Herself's Houston Garden

Conservation through cultivation

Tuberose ( Polianthes tuberosa )




This is a plant I lusted after up north and one of the first ones I planted down here. The first year it did nothing. So I moved it to a sunnier location. Late its fall it bloomed its first bloom and only bloom for the year. When the weather got cold I cut the bloom and kept it inside for several weeks. Again the next year one and only one bloom, but it arrived a bit earlier and the plant is spreading.

The first few years it would bloom in January, then the blooms would die from the cold. Last winter was much colder than normal and it was late July before the tuberose reappeared. Now it is early Aug and the tuberose has been up and blooming for a couple of weeks. It took almost 5 years for this plant to settle in and sync with the local seasons.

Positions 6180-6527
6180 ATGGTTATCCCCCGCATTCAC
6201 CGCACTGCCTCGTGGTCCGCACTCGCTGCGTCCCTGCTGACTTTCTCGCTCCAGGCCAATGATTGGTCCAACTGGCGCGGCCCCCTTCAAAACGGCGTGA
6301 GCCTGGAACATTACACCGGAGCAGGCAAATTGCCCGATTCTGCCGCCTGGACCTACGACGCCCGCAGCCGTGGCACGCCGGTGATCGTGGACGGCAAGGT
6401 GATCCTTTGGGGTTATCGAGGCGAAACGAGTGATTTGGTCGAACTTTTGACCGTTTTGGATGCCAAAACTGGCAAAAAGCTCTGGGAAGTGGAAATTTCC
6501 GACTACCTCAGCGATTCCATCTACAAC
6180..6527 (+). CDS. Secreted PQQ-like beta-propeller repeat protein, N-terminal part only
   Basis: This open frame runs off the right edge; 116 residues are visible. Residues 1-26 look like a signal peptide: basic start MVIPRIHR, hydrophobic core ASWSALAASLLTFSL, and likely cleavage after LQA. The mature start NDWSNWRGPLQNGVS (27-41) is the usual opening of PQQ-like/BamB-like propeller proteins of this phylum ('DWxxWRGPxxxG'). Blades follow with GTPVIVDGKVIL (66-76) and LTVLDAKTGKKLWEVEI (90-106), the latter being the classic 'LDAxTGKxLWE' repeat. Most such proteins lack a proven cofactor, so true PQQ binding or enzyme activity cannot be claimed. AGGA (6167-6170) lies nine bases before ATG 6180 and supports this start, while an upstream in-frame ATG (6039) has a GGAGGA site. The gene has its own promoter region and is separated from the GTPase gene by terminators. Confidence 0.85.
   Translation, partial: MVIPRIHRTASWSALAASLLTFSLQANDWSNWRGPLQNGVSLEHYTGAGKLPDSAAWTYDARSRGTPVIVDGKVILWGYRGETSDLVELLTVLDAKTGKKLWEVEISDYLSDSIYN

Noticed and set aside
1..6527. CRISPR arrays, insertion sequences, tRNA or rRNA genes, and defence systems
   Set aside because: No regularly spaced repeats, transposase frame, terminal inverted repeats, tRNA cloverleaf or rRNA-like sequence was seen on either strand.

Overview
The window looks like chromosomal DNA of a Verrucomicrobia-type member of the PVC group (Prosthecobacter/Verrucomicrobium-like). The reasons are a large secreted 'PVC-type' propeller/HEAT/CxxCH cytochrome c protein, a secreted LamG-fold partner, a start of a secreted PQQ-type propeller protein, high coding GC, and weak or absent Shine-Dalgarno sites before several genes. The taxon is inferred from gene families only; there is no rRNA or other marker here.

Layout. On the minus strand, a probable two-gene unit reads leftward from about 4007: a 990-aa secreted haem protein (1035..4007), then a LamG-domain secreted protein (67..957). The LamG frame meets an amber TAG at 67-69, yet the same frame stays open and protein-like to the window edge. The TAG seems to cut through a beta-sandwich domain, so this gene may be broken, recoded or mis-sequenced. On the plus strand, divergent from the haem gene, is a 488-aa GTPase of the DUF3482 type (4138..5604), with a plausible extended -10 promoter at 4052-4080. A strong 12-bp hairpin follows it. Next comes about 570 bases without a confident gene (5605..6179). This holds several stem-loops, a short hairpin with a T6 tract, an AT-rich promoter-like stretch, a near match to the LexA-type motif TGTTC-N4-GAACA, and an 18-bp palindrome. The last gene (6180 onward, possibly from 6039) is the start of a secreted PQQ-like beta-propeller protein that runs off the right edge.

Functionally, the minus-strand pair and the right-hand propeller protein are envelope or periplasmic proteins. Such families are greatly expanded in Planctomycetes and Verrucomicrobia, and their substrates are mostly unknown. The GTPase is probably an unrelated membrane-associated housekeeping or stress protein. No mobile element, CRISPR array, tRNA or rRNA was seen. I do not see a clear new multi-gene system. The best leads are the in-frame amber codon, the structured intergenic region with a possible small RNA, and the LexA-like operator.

The bottom looks much like society garlic, just smooth, soft grass. The scent of the flower is why it is grown, it is used in Channel No. 5 and other perfumes. The scent is amazing.

Flowers are on tall stalks, I’ve had to stake them, reaching about 3′ tall they can reach 4′ if conditions are right. I’ve only had 1-3 flower stalks in any given year. It blooms in January and flowers are frequently damaged or drop if we get a cold spell.

Tuberose wants lots of sun to bloom which it will do very late summer, early fall.

I’m told it does not like to be too wet, so plant it somewhere it will get good drainage during our rainy times. It will need to be thinned out and divided every few years.

Tuberosa is native to Mexico, the Aztecs cultivated the plant. It is one of the first plants brought to Europe. Victorian gardeners loved them and no garden was complete without one.